It’s funny how you end up places sometimes. I’d never heard of Regensburg until several friends sent me pictures of a restaurant called Dombrowski. It was located in a charming square in Regensburg, Germany. I knew nothing else beyond that some town in Germany had a restaurant with the same name as my last name, ironically a Polish last name. I had to go. Sadly, the restaurant has since been sold and renamed but what I found was an incredibly cute town that felt like I’d been dropped right into one of those ceramic German villages you find stalls selling at Christkindlmarkts. Here’s what to do with 36 hours in Regensburg:
Weltenburger am Dom | 7pm
There is no better way to begin a visit to Regensburg than with dinner at the historic Weltenburger am Dom. I promise you that they serve the best schnitzel (yes, I know weiner schnitzel is technically an Austrian dish) you will ever have the pleasure of putting in your mouth. Seriously, it was so good that I went back and had it twice.
Weltenburger am Dom’s own creation, it’s called the Weltenburger Bockbierschnitzel. It’s a pork schnitzel with a pretzel breading that is mixed with the famous Händlmaier sweet mustard from Regensburg, topped with fried onions and served with a sauce made with their famous Bockbiersoße (a dark beer) that you pour all over it.
Aside from the food coma inducing Weltenburger Bockbierschnitzel, this restaurant is famed for their Weltenburg Asam Bockbier and even I had to give it a try. It’s brewed at the Weltenburger Kloster, which is the oldest monastery-brewery in Bavaria.
Welternburger am Dom is open daily from 11am – 11pm; kitchen is open until 10pm.
Regensburg is one of the best preserved historical centers in Germany. It (thankfully) was mostly spared from World War II and its buildings have mostly remained unchanged since the 14th century, earning the charming town a spot on the UNESCO World Heritage Site list. Yes, the entire old town and that means that just about every building has a story.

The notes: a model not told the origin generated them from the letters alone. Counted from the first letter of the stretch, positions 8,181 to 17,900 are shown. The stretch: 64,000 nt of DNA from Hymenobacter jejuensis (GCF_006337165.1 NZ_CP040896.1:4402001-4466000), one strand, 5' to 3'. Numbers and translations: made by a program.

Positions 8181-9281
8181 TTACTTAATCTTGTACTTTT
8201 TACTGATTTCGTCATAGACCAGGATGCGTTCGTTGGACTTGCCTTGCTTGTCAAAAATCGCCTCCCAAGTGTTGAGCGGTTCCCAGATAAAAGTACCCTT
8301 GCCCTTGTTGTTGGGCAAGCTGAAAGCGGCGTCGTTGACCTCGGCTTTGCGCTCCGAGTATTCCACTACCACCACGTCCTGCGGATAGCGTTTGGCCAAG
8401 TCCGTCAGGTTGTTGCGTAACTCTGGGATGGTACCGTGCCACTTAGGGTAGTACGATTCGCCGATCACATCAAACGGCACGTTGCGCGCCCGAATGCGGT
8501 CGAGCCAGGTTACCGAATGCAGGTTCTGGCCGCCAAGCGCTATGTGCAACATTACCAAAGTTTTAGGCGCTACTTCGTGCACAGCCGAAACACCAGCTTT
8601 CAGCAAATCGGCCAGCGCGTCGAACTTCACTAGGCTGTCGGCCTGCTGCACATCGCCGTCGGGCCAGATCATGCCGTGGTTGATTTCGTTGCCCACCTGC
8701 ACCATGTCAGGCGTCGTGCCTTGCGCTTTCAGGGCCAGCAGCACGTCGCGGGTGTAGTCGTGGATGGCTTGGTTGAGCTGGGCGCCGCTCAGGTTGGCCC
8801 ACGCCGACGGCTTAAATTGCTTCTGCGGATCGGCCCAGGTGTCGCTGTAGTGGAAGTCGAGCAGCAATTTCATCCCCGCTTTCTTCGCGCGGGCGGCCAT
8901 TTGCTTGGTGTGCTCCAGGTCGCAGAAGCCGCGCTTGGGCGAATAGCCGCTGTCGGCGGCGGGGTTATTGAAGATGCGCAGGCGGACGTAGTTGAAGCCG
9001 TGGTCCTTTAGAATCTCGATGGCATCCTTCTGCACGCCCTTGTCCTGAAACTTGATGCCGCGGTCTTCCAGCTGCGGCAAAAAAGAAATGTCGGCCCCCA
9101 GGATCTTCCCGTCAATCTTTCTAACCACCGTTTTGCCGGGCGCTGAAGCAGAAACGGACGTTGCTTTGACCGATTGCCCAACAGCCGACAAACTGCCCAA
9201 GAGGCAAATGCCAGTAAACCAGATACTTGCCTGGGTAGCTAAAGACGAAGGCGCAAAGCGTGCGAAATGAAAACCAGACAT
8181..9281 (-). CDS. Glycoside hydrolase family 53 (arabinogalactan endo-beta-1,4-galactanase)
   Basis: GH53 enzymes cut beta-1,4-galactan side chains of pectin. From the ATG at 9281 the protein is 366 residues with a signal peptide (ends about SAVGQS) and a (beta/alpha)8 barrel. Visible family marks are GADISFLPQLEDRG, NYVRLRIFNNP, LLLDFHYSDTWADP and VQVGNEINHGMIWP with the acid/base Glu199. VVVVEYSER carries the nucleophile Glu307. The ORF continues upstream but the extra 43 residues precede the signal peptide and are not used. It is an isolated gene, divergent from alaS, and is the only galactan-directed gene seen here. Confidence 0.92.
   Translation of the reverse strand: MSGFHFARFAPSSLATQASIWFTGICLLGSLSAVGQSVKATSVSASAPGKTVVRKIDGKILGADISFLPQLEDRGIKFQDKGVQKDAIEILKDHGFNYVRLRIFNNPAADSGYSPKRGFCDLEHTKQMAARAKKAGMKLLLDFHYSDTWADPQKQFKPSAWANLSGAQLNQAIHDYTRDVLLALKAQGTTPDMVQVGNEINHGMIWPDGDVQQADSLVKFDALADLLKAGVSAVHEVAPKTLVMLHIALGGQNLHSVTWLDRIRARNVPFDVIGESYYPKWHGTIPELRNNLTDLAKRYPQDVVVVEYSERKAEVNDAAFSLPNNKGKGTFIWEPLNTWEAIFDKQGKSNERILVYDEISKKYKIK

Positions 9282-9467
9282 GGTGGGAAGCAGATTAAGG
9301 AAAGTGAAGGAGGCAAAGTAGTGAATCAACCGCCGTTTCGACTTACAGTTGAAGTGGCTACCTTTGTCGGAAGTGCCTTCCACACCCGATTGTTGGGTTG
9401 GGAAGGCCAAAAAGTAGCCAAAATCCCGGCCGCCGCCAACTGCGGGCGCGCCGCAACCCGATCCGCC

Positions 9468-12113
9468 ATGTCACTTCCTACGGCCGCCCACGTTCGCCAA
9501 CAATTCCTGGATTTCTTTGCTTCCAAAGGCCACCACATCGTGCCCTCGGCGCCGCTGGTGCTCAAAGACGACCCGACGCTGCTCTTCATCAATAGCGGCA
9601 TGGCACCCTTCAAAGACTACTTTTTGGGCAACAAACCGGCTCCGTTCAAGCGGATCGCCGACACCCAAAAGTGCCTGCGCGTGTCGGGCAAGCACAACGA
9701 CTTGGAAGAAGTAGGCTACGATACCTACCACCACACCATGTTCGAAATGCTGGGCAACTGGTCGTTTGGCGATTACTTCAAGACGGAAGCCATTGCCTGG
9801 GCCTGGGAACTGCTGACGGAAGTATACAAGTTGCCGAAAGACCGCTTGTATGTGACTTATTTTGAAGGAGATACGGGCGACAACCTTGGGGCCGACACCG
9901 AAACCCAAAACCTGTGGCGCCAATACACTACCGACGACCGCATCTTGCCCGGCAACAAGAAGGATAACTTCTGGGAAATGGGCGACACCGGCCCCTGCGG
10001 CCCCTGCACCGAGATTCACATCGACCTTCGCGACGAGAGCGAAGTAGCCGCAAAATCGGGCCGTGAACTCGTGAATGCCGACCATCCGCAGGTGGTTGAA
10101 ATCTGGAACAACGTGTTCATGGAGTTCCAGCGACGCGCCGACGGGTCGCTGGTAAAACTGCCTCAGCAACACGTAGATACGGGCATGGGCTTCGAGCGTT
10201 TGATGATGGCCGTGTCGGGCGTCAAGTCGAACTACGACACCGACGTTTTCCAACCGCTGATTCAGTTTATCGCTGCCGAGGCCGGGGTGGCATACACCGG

Though relatively compact, Regensburg’s prime location on the Danube made the Medieval town an important trading post and in turn its residents were very wealthy. Today, it’s a largest university town and still quite wealthy with virtually no unemployment. Though I don’t think that anyone will be competing to build the highest tower on their home to show off their wealth, as residents from the 13th – 15th centuries did.
The most obvious sign of wealth is the palace that sits right in the heart of the city. Schloss St. Emmeram, a converted Benedictine monastery, is home even today to the princes of Thurn and Taxis. Franz von Taxis had established the very first postal system in Europe in the 15th century and moved their royal residence to Regensburg in the 17th century.
At the time the palace was one of the most modern palaces in Europe complete with central heating. I don’t even have central heating in my Italian home in 2015, so this was quite the big deal in the 17th century. Luxuries like the central heating aren’t the only thing I would swoon over; the beautifully decorated rooms that can be visited on the guided tour will make you want to live as a prince or princess.
Regensburg is a town of churches – 42 of them to be exact! None tower so high into the sky as Dom St. Peter though. It was built in the 1300s on the site of other cathedrals and is the finest Gothic building in Bavaria. When we took a look close up, we noted that it is built of different types of stones, most notably the green sandstone.
I continued to weave my way along the narrow, curving cobbled lanes while hearing stories of the merchant houses, the 42 churches and the Old Town Hall with my guide. Without her, I would have missed the quirky little details that are hidden in plain sight, which is why a guided city tour is a must.
Regular guided city walking tours are available from the Tourist Office and are €8 per person or €16 for a family ticket and last about 1.5 hours.
Historische Wurstkuchl | 1pm
Famished from traversing Regensburg end to end, the Historische Wurstkuchl is another must-try and perfect for lunch. A building was originally built in this spot as the construction office in 1135 while the Old Stone Bridge was being constructed. When the bridge was finished in 1146, it became a kitchen and would serve locals for many centuries.